I don’t link to Gardner Campbell nearly often enough. What usually happens is that he raises issues in his posts (or over a number of posts) that demand more engagement than my usual glib pose allows. I risk revealing my ignorance in all its shallow glory. Witness his most recent post, which juxtaposes a NY Times piece entitled “Is a Cinema Studies Degree the New M.B.A.?” with a podcast by Jon Udell on podcasting, blogging and rich media on the web.
The NYT piece says nothing about blogging, podcasts, RSS, or even the Internet per se. Instead, it’s about a deeper kind of media literacy, one that not only trains students to sit back and dissects the rhetoric of, say, television commercials, but provides the deeper training in expressiveness within these media that we in the academy have long taken for granted in the realm of English composition. Dating back to the humanist revolution in education that occurred in the European Renaissance, the idea here is that merely reading isn’t enough. Deep skill in reading cannot be attained without deep skill in writing. Thus we teach not only attention to others’ words, but adaptive skills and strategies in creating those words ourselves. Now, students are going to film school not simply to land a job in the film industry, but to master the skills and strategies of sophisticated visual and aural communications. Moviemaking 101 sits right alongside English Comp.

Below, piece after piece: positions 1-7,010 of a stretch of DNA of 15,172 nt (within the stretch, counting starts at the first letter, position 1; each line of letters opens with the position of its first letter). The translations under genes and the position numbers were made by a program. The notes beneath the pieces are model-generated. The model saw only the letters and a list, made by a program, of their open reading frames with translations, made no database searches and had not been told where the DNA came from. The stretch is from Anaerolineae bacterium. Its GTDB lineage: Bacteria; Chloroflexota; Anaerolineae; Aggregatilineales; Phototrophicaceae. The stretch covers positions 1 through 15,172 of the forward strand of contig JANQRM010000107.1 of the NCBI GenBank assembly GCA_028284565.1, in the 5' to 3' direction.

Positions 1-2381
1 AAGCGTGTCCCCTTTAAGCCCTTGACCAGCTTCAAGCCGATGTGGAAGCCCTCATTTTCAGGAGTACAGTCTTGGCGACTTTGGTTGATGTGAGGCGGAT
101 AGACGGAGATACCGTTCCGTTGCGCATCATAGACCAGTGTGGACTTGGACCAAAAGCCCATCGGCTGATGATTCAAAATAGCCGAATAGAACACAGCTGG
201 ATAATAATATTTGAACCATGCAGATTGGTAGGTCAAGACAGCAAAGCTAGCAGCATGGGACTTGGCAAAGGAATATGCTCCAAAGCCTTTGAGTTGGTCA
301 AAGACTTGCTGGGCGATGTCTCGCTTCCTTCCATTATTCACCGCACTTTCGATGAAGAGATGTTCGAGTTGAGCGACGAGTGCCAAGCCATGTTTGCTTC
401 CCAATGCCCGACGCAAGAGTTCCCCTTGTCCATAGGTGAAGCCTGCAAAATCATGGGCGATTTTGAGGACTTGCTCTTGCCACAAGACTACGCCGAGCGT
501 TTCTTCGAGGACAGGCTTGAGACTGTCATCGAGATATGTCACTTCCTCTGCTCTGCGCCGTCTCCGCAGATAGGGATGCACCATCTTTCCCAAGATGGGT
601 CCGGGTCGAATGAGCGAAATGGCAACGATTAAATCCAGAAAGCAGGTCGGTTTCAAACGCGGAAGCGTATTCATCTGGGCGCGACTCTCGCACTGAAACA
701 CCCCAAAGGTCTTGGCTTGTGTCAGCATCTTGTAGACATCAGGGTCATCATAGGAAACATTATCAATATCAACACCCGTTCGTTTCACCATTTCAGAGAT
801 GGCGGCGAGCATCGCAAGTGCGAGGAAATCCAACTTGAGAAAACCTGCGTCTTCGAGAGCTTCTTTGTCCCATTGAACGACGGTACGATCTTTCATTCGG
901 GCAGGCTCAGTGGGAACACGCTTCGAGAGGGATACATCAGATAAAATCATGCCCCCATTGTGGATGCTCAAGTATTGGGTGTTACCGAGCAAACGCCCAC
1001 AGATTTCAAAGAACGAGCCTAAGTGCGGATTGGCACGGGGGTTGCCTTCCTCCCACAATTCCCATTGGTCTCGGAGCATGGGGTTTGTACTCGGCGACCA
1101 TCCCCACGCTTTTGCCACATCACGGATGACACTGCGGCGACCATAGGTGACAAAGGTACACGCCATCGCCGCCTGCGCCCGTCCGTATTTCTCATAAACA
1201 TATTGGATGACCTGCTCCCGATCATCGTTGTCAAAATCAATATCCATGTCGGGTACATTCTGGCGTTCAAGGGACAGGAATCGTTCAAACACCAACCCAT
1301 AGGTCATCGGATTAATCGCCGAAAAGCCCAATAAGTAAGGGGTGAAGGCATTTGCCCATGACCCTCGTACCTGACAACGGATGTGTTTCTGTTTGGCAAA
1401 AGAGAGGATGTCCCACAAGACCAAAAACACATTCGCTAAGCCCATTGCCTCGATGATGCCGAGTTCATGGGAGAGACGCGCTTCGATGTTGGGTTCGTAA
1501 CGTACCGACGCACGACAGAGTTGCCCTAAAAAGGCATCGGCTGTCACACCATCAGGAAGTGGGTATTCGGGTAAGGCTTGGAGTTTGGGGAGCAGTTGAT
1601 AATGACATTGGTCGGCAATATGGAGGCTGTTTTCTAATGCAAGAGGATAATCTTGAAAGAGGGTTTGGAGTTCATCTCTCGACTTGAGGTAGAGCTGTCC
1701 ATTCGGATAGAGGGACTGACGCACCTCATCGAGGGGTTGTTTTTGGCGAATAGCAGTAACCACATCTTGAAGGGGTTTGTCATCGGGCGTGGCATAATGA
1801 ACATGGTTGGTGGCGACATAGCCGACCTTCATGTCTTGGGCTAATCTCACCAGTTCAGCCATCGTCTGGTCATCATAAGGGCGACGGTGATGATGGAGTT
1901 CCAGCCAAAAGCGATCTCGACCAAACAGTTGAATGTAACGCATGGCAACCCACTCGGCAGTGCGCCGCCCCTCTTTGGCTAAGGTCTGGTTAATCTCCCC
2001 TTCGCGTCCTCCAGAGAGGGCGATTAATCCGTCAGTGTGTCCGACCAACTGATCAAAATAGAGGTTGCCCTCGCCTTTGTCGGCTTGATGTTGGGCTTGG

What strikes me this morning is how closely Udell and the NYT piece agree on the fundamental importance of acquiring these skills and strategies for the new era of rich media on the World Wide Web. Udell points out that we no longer have people type for us. Instead, the word processor means that we all have to learn typing. The gain is that we are more productive. Similar new skills and new literacies — in modes of multimedia writing, not simply in reading — will be essential to success in this century.
Shades of a line by Jill Walker that I apparently never tire of quoting: “What’s more important to teach our students is network literacy: writing in a distributed, collaborative environment.” As Gardner’s post makes clear, our conception of literacy is likely to grow not only off of the static page, but beyond the domain of text as well.
I’d say more — I’m certainly thinking more — but that wall of ignorance contains my shallow pool of insight, at least for now. Oh well, nothing much at stake here, really, except the future of communication and cognition.